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the zebra-striped hearse

1 november 2011

The Zebra-striped Hearse is a MacGuffin of a title but a heck of a hard-boiled novel. Like The Galton Case, it's a headlong Lew Archer novel with a tightly-focused plot. That's not to say that the plot never deceives. It's a murder mystery, after all. But one thing leads to another to another; there's little doubling back. By The Zebra-striped Hearse, Ross Macdonald had perfected the technique of letting Archer meet one desperate, defeated character after another. The basic plot movement of The Zebra-striped Hearse takes the form of one character telling Archer he really should be talking to another, whereupon he does. In the process we get to see a cross-section of deeply depressed America.

Two elements of The Zebra-striped Hearse remind one of the redoublings studied by Pierre Bayard in his deconstructive readings of detective fiction (Who Killed Roger Ackroyd? and Sherlock Holmes Was Wrong). Not to be too spoilerish, but: one dynamic in Hearse is that a detective's client may well be the murderer. Why would a criminal hire a detective to find himself (or, herself)? The reason lies in the second Bayardian dynamic in the novel: the "killer" takes the blame in order to deflect detection from the real killer.

Meanwhile, Lew Archer is sexually vulnerable, irresistably attractive, irrepressibly smart-mouthed. He gets beaten up a lot less in The Zebra-striped Hearse than in previous novels; perhaps Macdonald was trying to keep him from cumulative concussive disorders.

Private-eye novels start with a missing person or a background check. There are echoes of The Big Sleep in The Zebra-striped Hearse; a rich retired military officer wants Archer to dig up some dirt on the penniless artist his daughter is determined to marry. Archer digs up plenty of corpses and infinite trouble, but the dirt flies where it may, sticking in unexpected places. Archer gets fired and fired again, but the case, of course, takes on a life of its own. More than in other Archer novels, The Zebra-striped Hearse finds Archer directing a police investigation across several jurisdictions, and on pretty good terms with the cops in all of them. He assumes the explicit conscience of the law, rather than working outside it.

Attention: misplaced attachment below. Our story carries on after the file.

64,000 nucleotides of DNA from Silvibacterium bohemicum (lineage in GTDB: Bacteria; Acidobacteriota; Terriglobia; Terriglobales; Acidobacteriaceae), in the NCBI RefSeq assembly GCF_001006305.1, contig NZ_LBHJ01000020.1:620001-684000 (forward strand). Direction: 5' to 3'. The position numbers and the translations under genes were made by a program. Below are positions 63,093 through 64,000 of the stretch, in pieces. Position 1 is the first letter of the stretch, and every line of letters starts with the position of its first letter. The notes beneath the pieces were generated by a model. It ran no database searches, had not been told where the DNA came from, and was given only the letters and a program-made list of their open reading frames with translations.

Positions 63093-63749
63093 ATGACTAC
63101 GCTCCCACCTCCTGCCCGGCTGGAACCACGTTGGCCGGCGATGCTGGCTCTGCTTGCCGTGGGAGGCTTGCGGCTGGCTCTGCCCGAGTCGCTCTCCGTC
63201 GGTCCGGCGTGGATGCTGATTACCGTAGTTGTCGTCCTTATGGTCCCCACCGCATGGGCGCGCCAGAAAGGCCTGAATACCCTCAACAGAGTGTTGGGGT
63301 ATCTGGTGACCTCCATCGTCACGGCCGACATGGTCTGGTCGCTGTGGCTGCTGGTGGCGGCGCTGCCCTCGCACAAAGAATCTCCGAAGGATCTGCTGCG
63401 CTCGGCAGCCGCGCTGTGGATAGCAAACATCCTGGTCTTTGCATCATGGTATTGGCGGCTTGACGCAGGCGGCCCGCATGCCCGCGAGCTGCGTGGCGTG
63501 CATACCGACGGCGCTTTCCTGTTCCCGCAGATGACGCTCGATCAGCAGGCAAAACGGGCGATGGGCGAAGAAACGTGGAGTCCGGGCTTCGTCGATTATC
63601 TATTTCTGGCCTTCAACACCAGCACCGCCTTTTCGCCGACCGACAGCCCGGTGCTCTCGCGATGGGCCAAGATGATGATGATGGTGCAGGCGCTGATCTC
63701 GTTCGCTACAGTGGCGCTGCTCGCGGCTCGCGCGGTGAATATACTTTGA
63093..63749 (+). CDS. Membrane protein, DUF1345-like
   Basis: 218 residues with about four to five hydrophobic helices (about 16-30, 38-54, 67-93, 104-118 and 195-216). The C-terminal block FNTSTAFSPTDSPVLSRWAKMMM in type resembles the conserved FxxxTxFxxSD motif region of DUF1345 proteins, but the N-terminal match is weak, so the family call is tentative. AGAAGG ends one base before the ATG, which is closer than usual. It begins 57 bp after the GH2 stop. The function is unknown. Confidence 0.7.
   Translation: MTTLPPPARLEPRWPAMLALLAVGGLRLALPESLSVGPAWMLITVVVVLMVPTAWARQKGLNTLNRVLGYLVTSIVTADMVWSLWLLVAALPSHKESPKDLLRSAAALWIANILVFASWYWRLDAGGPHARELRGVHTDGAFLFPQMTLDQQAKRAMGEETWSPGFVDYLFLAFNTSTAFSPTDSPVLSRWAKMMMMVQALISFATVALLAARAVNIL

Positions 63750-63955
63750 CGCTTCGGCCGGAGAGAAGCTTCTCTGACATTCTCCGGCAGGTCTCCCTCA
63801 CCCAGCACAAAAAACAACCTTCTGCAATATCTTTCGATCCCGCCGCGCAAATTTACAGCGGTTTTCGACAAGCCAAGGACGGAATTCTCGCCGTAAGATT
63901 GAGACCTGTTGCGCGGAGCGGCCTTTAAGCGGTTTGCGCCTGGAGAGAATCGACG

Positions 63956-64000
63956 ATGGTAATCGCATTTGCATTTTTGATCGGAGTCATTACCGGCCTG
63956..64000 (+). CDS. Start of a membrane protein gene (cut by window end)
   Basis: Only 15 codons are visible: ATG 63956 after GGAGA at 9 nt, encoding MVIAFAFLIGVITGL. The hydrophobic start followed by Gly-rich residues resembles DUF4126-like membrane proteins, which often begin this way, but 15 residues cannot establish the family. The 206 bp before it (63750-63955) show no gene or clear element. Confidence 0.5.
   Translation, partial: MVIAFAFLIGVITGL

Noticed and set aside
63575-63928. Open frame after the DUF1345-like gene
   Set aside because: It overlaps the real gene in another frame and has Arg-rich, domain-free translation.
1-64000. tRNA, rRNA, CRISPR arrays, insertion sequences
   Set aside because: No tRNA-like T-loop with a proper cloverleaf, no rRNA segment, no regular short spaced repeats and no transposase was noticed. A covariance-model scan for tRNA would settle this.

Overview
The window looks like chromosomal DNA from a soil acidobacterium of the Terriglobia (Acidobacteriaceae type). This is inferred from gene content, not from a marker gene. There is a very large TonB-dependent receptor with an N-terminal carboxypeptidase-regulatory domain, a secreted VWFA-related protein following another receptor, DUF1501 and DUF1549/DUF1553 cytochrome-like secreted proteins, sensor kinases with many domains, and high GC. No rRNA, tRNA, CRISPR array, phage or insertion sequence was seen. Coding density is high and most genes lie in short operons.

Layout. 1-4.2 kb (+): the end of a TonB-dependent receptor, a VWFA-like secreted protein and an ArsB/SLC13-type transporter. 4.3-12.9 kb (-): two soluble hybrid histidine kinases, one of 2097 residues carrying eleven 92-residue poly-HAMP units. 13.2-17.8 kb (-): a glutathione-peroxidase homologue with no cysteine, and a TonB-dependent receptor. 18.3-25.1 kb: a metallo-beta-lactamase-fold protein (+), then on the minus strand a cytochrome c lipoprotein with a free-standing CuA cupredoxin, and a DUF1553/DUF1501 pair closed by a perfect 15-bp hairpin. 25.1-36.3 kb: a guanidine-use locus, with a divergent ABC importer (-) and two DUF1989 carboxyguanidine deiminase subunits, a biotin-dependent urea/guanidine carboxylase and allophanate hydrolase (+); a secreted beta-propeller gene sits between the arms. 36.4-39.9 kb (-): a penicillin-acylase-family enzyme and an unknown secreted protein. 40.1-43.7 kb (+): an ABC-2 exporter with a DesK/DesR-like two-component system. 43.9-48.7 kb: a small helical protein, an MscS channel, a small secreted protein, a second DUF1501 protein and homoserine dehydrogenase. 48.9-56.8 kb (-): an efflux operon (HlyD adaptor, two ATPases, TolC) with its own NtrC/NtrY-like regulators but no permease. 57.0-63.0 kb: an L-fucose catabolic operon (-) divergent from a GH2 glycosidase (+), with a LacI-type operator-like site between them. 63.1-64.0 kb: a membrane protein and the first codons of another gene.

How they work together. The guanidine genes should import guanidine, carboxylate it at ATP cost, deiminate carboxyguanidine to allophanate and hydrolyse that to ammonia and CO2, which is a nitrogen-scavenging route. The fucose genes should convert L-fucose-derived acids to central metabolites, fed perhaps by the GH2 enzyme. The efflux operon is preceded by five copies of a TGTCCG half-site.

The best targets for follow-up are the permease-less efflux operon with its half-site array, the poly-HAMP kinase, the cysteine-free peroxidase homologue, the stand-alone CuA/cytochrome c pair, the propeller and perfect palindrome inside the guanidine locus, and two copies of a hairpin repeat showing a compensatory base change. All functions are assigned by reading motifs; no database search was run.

Not that every cop in the book sees things Archer's way. One "was a good cop but like other good cops he had an inflexible mind, once it was made up" (337). The good fictional detective is an expert reviser of stories. The bad one keeps telling tales that make narrative sense but psychological nonsense. Lew Archer tells very good ones indeed.

Macdonald, Ross. The Zebra-striped Hearse. 1962. In Archer in Jeopardy. New York: Knopf, 1979. 203-435.